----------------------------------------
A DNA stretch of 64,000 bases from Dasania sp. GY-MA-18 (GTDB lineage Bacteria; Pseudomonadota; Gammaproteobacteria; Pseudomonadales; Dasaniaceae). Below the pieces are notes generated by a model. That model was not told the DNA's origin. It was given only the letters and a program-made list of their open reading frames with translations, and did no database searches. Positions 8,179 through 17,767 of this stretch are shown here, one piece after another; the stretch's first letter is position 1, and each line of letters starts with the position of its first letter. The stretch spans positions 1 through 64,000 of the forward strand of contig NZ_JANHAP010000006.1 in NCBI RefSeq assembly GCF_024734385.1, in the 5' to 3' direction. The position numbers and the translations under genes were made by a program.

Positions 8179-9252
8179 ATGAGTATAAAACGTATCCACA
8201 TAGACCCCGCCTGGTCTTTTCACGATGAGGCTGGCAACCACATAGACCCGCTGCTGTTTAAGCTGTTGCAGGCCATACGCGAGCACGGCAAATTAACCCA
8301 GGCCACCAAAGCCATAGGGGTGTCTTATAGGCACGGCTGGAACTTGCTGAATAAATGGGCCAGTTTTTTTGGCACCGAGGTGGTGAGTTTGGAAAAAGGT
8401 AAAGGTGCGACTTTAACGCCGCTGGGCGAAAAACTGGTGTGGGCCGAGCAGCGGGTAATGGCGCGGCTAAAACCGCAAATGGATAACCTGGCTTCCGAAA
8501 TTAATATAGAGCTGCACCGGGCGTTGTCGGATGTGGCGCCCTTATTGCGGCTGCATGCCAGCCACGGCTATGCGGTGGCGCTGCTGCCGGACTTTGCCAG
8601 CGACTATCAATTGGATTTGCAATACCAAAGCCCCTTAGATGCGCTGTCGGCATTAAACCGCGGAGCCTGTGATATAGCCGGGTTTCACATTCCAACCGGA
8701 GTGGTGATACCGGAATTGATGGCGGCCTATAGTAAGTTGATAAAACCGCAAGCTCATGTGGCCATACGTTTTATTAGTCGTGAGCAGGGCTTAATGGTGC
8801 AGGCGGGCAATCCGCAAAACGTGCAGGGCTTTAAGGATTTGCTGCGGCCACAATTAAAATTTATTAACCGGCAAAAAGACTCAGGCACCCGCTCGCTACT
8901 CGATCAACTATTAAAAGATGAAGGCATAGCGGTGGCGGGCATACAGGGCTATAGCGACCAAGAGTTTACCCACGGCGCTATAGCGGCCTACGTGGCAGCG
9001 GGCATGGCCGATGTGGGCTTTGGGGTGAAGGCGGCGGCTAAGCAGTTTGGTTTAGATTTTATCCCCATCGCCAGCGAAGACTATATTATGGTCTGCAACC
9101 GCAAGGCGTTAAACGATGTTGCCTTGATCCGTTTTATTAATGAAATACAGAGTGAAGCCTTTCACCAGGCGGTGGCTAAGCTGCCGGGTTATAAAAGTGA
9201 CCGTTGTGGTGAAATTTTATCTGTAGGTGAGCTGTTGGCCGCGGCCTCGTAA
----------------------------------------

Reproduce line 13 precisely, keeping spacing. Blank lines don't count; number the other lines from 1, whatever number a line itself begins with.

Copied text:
9101 GCAAGGCGTTAAACGATGTTGCCTTGATCCGTTTTATTAATGAAATACAGAGTGAAGCCTTTCACCAGGCGGTGGCTAAGCTGCCGGGTTATAAAAGTGA